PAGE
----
Near as I can tell, the first substantive mention of a U.S. politician in the pages of this magazine was in the issue of July 24, 1909, when the editors addressed the legislative predicament of President Taft’s tariff proposals. According to the editors, Congress was attempting “to show the president that it is impossible for him to get what he wants and to cause him to be satisfied with what he can get.” The report could have been filed yesterday. In 2018 Americans are still debating the wisdom of tariffs and members of Congress are still at odds with the White House. Some things don’t change.
Yet a great deal more has changed since our first editor in chief John Wynne, S.J., set up shop at 32 Washington Square. Father Wynne and his colleagues would hardly recognize the world we live in today as the world they also inhabited. In addition to observing a century of gargantuan advances in technology and engineering, they would be pleasantly surprised to learn that Catholics now occupy prominent positions in every field of public life. That would have been unimaginable in 1909, when huge swaths of American society were closed to Catholics. (In that same issue, for example, the editors decried the anti-Catholic bias of the secular press.)
The public square is a less hospitable place for overtly religious points of view than it was a century ago. That is not entirely the fault of secularists.
At the same time, generally speaking, the public square is a less hospitable place for overtly religious points of view than it was a century ago. That is not entirely the fault of secularists. In the case of the Catholic Church, the twin crises of sexual abuse and ecclesiastical mismanagement have greatly enfeebled the church’s public credibility. As a result of this cultural shift, U.S. Catholics are asking just what role their faith can and should play in their public lives—rightly intuiting that faith should have a place in public life while also acknowledging that we live in a pluralistic, democratic society.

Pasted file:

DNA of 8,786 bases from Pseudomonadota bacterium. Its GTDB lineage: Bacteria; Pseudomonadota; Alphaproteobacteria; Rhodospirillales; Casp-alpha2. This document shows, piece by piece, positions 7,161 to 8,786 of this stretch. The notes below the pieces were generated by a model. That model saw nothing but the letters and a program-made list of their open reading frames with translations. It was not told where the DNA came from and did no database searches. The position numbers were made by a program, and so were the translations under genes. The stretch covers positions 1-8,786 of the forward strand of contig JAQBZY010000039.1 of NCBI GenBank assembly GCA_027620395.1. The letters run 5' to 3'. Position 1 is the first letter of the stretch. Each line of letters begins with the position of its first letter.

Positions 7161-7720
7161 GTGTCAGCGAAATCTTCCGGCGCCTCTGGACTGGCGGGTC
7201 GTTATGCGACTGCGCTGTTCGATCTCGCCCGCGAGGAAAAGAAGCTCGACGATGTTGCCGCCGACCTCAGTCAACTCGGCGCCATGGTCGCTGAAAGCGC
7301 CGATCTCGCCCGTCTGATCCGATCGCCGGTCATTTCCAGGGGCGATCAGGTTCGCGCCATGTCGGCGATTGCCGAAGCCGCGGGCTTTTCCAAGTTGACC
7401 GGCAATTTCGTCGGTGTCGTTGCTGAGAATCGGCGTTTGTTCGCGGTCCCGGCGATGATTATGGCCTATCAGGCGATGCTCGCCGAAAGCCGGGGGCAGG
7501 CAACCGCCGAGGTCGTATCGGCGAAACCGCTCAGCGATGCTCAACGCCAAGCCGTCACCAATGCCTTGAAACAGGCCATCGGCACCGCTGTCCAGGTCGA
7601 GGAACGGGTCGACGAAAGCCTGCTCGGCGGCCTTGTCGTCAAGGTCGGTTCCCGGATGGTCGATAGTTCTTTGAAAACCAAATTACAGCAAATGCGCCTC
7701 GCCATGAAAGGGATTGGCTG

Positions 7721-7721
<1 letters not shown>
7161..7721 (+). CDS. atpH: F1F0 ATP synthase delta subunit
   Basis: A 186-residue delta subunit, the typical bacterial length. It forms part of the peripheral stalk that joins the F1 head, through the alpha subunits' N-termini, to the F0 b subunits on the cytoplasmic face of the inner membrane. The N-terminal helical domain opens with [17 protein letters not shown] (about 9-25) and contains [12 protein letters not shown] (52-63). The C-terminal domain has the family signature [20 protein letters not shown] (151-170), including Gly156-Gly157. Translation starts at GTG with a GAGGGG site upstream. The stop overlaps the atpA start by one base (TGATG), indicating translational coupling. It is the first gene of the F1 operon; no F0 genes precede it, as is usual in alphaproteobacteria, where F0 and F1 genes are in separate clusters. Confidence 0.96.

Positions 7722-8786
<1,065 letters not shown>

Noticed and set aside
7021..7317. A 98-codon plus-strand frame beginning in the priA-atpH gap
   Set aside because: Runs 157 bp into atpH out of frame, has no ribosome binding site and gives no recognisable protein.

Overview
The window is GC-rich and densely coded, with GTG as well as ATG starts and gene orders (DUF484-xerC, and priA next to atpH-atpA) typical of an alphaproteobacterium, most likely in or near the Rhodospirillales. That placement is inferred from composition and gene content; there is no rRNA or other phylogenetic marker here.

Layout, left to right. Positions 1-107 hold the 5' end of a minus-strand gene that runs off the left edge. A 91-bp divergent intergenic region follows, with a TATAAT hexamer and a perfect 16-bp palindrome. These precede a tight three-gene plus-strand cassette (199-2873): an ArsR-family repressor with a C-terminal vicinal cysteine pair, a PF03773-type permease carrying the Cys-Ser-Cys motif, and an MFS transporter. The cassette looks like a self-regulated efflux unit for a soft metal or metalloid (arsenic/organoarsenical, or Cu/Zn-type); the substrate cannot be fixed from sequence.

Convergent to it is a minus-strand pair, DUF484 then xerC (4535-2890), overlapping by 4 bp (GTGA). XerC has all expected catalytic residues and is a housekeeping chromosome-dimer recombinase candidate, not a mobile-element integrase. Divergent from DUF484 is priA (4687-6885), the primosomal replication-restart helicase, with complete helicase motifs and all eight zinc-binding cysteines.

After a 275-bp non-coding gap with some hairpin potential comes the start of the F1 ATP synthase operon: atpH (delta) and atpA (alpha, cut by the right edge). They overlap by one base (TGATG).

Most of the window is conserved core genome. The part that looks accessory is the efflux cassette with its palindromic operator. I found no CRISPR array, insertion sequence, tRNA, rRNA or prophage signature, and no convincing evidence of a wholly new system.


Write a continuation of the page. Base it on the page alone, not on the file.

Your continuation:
To help you consider this puzzle, we are launching in this issue a new feature, the America Profile. Each year, America’s editor in chief (yours truly in the present instance) will take an in-depth look at a public figure whose Catholic faith plays a meaningful role in his or her life and work. For this first America Profile, I have selected Louisiana’s governor, John Bel Edwards, who is a lifelong Catholic and a Democrat in a largely Protestant and Republican state. If I do say so myself, it makes for an interesting story.
The editors deliberated about what to call this new feature. In traditional journalism, a profile is understood to be an examination of someone’s life and record, one in which the author is expected to dole out praise and criticism as if he or she were some journalistic Judge Judy. That approach would make more sense if I were a disinterested observer and the editor of a newsmagazine rather than a priest and the editor in chief of a magazine with a definitive religious and philosophical point of view. In other words, when it comes to the content and quality of the public discourse, I have a dog in the fight.
John Bel Edwards appears to be basically what he says he is: a faithful Catholic who is trying to bring his religious principles to bear in a job that requires equal parts principle and pragmatism.
I also think that it is more important in our toxic political climate to stress what is positive, to look at people who might serve as role models for Catholics in public life. That being said, Governor Edwards is not perfect, and while I admire his faith and his many accomplishments, I do not agree with everything he has said and done. Then again, you already know that we don’t require individuals to agree with us in order for us to bring you their views.
Truth is, though, John Bel Edwards appears to be basically what he says he is: a faithful Catholic who is trying to bring his religious principles to bear in a job that requires equal parts principle and pragmatism. That is not easy. I hope you enjoy reading it as much as I enjoyed reporting it. Louisiana is a special place, and I hope my affection for it comes through in the piece.
Also, in the months ahead, I would welcome your suggestions for future subjects for the America Profile. You can send your suggestions via email to email@example.com.
I am also mindful of the fact that this issue of America is our Christmas issue. Like you, I like to take stock of things at this time of year. As 2018 draws to a close, I am grateful to you, our faithful readers. Your loyalty and generous support are why we get out of bed in the morning. It was a tough year of dizzying highs and crippling lows—you stuck with us through it all. Thank you.
I am also grateful to our board of directors and benefactors, whose generosity makes it all possible, and to our editors and staff, who are the finest men and women I know. Father Wynne, I am sure, would be proud.
From all of us at America Media: Merry Christmas!